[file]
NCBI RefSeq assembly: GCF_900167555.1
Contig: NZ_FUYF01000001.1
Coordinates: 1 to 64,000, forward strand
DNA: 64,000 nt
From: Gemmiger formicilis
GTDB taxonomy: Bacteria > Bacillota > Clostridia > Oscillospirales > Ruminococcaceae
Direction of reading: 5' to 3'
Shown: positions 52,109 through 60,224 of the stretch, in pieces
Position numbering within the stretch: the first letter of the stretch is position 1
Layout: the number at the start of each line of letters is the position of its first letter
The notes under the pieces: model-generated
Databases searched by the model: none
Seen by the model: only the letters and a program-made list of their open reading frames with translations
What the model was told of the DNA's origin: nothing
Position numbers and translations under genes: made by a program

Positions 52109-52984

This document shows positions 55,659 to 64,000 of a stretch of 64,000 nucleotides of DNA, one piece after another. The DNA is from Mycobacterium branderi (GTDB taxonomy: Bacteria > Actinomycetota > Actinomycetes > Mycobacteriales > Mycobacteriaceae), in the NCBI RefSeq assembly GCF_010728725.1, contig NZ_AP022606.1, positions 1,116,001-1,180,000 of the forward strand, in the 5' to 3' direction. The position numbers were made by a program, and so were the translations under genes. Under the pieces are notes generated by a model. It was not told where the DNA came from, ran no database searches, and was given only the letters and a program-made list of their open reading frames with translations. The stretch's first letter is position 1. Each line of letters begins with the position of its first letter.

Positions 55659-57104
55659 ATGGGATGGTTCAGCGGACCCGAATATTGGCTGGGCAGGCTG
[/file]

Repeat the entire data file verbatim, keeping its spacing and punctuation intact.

NCBI RefSeq assembly: GCF_900167555.1
Contig: NZ_FUYF01000001.1
Coordinates: 1 to 64,000, forward strand
DNA: 64,000 nt
From: Gemmiger formicilis
GTDB taxonomy: Bacteria > Bacillota > Clostridia > Oscillospirales > Ruminococcaceae
Direction of reading: 5' to 3'
Shown: positions 52,109 through 60,224 of the stretch, in pieces
Position numbering within the stretch: the first letter of the stretch is position 1
Layout: the number at the start of each line of letters is the position of its first letter
The notes under the pieces: model-generated
Databases searched by the model: none
Seen by the model: only the letters and a program-made list of their open reading frames with translations
What the model was told of the DNA's origin: nothing
Position numbers and translations under genes: made by a program

Positions 52109-52984

This document shows positions 55,659 to 64,000 of a stretch of 64,000 nucleotides of DNA, one piece after another. The DNA is from Mycobacterium branderi (GTDB taxonomy: Bacteria > Actinomycetota > Actinomycetes > Mycobacteriales > Mycobacteriaceae), in the NCBI RefSeq assembly GCF_010728725.1, contig NZ_AP022606.1, positions 1,116,001-1,180,000 of the forward strand, in the 5' to 3' direction. The position numbers were made by a program, and so were the translations under genes. Under the pieces are notes generated by a model. It was not told where the DNA came from, ran no database searches, and was given only the letters and a program-made list of their open reading frames with translations. The stretch's first letter is position 1. Each line of letters begins with the position of its first letter.

Positions 55659-57104
55659 ATGGGATGGTTCAGCGGACCCGAATATTGGCTGGGCAGGCTG